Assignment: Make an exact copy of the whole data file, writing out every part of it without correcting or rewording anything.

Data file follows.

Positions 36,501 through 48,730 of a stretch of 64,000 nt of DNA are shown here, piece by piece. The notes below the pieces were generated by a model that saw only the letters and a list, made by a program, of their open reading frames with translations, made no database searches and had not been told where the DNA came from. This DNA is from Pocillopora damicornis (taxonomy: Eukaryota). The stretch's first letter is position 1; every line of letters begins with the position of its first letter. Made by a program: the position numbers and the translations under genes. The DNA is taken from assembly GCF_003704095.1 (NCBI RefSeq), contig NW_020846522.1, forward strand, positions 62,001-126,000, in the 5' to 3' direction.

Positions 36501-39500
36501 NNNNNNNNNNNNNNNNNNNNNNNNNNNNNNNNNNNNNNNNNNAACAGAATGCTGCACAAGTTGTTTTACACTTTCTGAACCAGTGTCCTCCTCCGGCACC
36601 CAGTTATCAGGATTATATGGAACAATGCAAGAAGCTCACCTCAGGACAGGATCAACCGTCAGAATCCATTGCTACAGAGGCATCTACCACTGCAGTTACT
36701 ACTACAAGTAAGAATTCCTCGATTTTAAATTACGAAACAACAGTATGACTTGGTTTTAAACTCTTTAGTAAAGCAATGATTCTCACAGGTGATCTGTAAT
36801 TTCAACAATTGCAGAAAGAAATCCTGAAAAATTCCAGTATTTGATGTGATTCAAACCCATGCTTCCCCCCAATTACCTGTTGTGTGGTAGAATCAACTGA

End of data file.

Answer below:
Positions 36,501 through 48,730 of a stretch of 64,000 nt of DNA are shown here, piece by piece. The notes below the pieces were generated by a model that saw only the letters and a list, made by a program, of their open reading frames with translations, made no database searches and had not been told where the DNA came from. This DNA is from Pocillopora damicornis (taxonomy: Eukaryota). The stretch's first letter is position 1; every line of letters begins with the position of its first letter. Made by a program: the position numbers and the translations under genes. The DNA is taken from assembly GCF_003704095.1 (NCBI RefSeq), contig NW_020846522.1, forward strand, positions 62,001-126,000, in the 5' to 3' direction.

Positions 36501-39500
36501 NNNNNNNNNNNNNNNNNNNNNNNNNNNNNNNNNNNNNNNNNNAACAGAATGCTGCACAAGTTGTTTTACACTTTCTGAACCAGTGTCCTCCTCCGGCACC
36601 CAGTTATCAGGATTATATGGAACAATGCAAGAAGCTCACCTCAGGACAGGATCAACCGTCAGAATCCATTGCTACAGAGGCATCTACCACTGCAGTTACT
36701 ACTACAAGTAAGAATTCCTCGATTTTAAATTACGAAACAACAGTATGACTTGGTTTTAAACTCTTTAGTAAAGCAATGATTCTCACAGGTGATCTGTAAT
36801 TTCAACAATTGCAGAAAGAAATCCTGAAAAATTCCAGTATTTGATGTGATTCAAACCCATGCTTCCCCCCAATTACCTGTTGTGTGGTAGAATCAACTGA